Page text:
• 7.ESCOP. Tanceti Partheni Herba. ESCOP Monographs: the Scientific Foundation for Herbal Medicinal Products. 2nd ed. Exeter, UK: European Scientific Cooperative on Phytotherapy and Thieme; 2003:492-498.
  • 8.Mills S, Bone K. Principles and Practice of Phytotherapy. Edinburgh: Churchill Livingstone; 2000.
  • 9.McKenna D, Jones K, Hughes K, Humphrey S. Feverfew. Botanical Medicines. 2nd ed. Binghamton, NY: Haworth Press; 2002:349-373.
  • 10.Ernst E, Pittler MH. The efficacy and safety of feverfew (Tanacetum parthenium L.): an update of a systematic review. Public Health Nutr 2000;3:509-514.View Abstract
  • 11.Pittler M, Ernst E. Feverfew for preventing migraine. Cochrane Database Syst Rev 2004;1:CD002286.View Abstract
  • 12.Awang DVC. Prescribing therapeutic feverfew (Tanacetum parthenium (L.) Schultz Bip., syn. Chrysanthemum parthenium (L.) Bernh.). Integr Med 1998;1:11-13.
  • 13.Rungeler P, Castro V, Mora G et al. Inhibition of transcription factor NF-κB by sesquiterpene lactones: a proposed molecular mechanism of action*1. Bioorg Med Chem 1999;7:2343-2352.View Abstract
  • 14.Koch E, Klaas CA, Rungeler P et al. Inhibition of inflammatory cytokine production and lymphocyte proliferation by structurally different sesquiterpene lactones correlates with their effect on activation of NF-κB1. Biochem Pharmacol 2001;62:795-801.View Abstract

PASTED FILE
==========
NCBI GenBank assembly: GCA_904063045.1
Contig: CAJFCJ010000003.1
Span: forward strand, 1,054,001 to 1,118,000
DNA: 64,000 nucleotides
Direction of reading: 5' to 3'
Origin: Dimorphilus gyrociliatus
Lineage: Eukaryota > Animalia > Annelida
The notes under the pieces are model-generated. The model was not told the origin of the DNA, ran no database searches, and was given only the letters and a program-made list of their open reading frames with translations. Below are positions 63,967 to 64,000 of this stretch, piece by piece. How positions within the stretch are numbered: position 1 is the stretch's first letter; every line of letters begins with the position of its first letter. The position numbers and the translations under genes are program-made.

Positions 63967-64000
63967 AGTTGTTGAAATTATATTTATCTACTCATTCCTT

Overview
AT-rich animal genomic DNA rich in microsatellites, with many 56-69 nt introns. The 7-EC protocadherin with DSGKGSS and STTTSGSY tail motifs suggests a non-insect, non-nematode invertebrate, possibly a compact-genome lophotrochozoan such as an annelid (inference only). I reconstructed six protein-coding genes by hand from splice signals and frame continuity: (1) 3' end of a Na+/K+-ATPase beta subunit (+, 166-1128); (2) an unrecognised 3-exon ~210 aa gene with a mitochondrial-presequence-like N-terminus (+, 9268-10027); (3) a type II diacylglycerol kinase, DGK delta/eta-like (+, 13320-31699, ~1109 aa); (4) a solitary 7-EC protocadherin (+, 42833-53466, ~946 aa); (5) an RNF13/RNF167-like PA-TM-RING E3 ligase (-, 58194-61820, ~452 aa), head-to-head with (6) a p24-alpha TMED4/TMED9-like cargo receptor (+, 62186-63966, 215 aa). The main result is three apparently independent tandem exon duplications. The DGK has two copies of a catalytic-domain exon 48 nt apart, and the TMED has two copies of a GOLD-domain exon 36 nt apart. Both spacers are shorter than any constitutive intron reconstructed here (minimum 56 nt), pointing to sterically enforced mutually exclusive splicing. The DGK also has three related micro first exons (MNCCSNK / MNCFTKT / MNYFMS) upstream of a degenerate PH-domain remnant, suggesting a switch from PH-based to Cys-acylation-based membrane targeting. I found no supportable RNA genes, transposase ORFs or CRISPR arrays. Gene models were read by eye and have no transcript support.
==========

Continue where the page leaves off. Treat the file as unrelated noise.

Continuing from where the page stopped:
• 15.Kwok BH, Koh B, Ndubuisi MI et al. The anti-inflammatory natural product parthenolide from the medicinal herb feverfew directly binds to and inhibits IκB kinase. Chem Biol 2001;8:759-766.View Abstract
  • 16.Piela-Smith TH, Liu X. Feverfew extracts and the sesquiterpene lactone parthenolide inhibit intercellular adhesion molecule-1 expression in human synovial fibroblasts. Cell Immunol 2001;209:89-96.View Abstract
  • 17.Fiebich BL, Lieb K, Engels S, Heinrich M. Inhibition of LPS-induced p42/44 MAP kinase activation and iNOS/NO synthesis by parthenolide in rat primary microglial cells. J Neuroimmunol 2002;132:18-24.View Abstract
  • 18.Fukuda K, Hibiya Y, Mutoh M et al. Inhibition by parthenolide of phorbol ester-induced transcriptional activation of inducible nitric oxide synthase gene in a human monocyte cell line THP-1. Biochem Pharmacol 2000;60:595-600.View Abstract
  • 19.Hausenloy DJ, Yellon DM. New directions for protecting the heart against ischaemia-reperfusion injury: targeting the reperfusion injury salvage kinase (RISK) pathway. Cardiovasc Res 2004;61:448-460.View Abstract
  • 20.Cory AH, Cory JG. Augmentation of apoptosis responses in p53-deficient L1210 cells by compounds directed at blocking NF-κB activation. Anticancer Res 2001;21:3807-3811.View Abstract